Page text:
In the Android world, two different types of “foldables” have been on the rise — those that have a foldable display like the Galaxy Z Flip and those that have two separate displays like the LG V60 ThinQ and Microsoft Surface Duo. It looks like Google Chrome for Android is now looking to improve the latter kind of foldables with support for multiple displays.
One of the best aspects of using multiple displays, whether on a laptop or a phone, is the ease of multitasking. On the desktop versions of Chrome, it’s easy to just open two windows side-by-side to work in one while keeping the other open for a reference.
Doing something similar on Android has, to this point, never been easy, though there are almost certainly hacky ways to make it happen. Instead, dual-screen phones are currently offered an expanded view of a single Chrome tab.
With the advent of foldables, Google is now getting Chrome for Android ready for multitasking primetime on these new devices. In a new code change uploaded today to Chromium’s Gerrit source code management, work has properly begun to use Chrome across multiple displays, building on early work started in 2018 for early dual-screen phones like the ZTE Axon M.
According to the code change’s description, you’ll be able to use your second display to open a second, separate tab, possibly using Chrome’s “Move to other window” option, first spotted back in the Nougat days. Additionally, there are new protections in place to merge your two sets of tabs back together when your second display is turned off or disconnected.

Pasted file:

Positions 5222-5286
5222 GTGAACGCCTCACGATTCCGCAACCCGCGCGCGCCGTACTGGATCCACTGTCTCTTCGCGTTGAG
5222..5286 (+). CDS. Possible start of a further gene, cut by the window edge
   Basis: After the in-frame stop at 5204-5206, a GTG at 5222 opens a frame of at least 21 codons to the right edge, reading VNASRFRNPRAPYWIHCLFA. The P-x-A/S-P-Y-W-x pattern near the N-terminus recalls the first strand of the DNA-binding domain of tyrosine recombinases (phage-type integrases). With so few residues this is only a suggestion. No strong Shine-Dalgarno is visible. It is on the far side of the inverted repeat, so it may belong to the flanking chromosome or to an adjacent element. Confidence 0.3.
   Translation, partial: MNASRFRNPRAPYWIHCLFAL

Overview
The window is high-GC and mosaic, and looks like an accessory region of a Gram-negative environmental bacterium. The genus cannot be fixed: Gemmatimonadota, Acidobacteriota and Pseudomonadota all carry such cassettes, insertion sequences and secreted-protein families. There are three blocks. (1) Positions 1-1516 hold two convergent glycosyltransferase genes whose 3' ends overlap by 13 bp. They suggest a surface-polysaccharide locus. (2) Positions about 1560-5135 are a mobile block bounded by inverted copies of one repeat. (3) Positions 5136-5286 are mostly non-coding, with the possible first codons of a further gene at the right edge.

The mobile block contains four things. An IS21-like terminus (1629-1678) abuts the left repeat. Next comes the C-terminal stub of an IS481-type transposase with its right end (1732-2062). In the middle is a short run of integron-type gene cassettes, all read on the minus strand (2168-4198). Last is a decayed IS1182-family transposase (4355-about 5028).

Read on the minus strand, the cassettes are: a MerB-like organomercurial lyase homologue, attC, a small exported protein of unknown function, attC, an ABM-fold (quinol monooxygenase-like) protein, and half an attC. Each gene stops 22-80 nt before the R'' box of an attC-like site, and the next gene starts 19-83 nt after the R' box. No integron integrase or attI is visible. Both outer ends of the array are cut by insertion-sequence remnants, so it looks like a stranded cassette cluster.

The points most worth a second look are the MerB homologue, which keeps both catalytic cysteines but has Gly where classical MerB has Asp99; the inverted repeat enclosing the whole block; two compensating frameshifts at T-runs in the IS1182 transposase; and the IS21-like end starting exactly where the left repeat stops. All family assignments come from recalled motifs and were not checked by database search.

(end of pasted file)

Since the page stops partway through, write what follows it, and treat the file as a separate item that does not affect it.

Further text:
Like most other new Chrome features, the work is getting started behind a new flag in chrome://flags, though it’s likely the wording below will change before we see it live on a device.
When enabled, tabs can be moved to the secondary display.
As Google has its employees worldwide working from home, it’s hard to say when we could expect the dual-display support to launch in Chrome for those of us who use devices like the LG V60. Considering Microsoft’s Surface Duo phone is due out later this year and that the company uses Chromium as the basis for its Edge browser on both Android and Windows, it wouldn’t be a surprise to see Microsoft contribute to Google’s efforts for multiple display support in Chrome. So far though, that hasn’t been the case.
More on Google Chrome:
- Google rolling back Chrome’s cookie security measure in light of COVID-19
- Google redesigning buttons, dropdowns, and other Chrome controls for touch, accessibility
- Google lays out revised Chrome and Chrome OS update schedule
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